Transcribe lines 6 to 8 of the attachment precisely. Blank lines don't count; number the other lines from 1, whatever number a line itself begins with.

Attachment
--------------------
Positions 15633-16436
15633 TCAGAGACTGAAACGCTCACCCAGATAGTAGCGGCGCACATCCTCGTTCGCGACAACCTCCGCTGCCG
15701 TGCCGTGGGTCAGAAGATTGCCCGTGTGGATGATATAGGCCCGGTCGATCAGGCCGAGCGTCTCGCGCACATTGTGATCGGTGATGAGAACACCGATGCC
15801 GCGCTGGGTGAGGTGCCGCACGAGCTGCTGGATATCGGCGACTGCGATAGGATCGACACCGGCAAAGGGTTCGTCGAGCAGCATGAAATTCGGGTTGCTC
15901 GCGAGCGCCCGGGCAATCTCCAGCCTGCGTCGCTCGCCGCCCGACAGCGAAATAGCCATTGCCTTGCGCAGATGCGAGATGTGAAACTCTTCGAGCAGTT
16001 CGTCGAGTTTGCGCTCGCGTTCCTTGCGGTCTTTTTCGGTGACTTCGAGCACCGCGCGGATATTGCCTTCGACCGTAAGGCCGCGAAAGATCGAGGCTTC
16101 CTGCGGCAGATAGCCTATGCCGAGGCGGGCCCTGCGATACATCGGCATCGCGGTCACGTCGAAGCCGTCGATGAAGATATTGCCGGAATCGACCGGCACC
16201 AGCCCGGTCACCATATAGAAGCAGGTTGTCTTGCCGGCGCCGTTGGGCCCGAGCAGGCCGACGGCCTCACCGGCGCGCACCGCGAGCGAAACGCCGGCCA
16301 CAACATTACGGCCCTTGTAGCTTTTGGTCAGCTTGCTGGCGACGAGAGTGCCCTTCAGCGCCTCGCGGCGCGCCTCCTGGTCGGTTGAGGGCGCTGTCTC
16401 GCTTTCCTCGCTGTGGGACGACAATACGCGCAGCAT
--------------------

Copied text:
16001 CGTCGAGTTTGCGCTCGCGTTCCTTGCGGTCTTTTTCGGTGACTTCGAGCACCGCGCGGATATTGCCTTCGACCGTAAGGCCGCGAAAGATCGAGGCTTC
16101 CTGCGGCAGATAGCCTATGCCGAGGCGGGCCCTGCGATACATCGGCATCGCGGTCACGTCGAAGCCGTCGATGAAGATATTGCCGGAATCGACCGGCACC
16201 AGCCCGGTCACCATATAGAAGCAGGTTGTCTTGCCGGCGCCGTTGGGCCCGAGCAGGCCGACGGCCTCACCGGCGCGCACCGCGAGCGAAACGCCGGCCA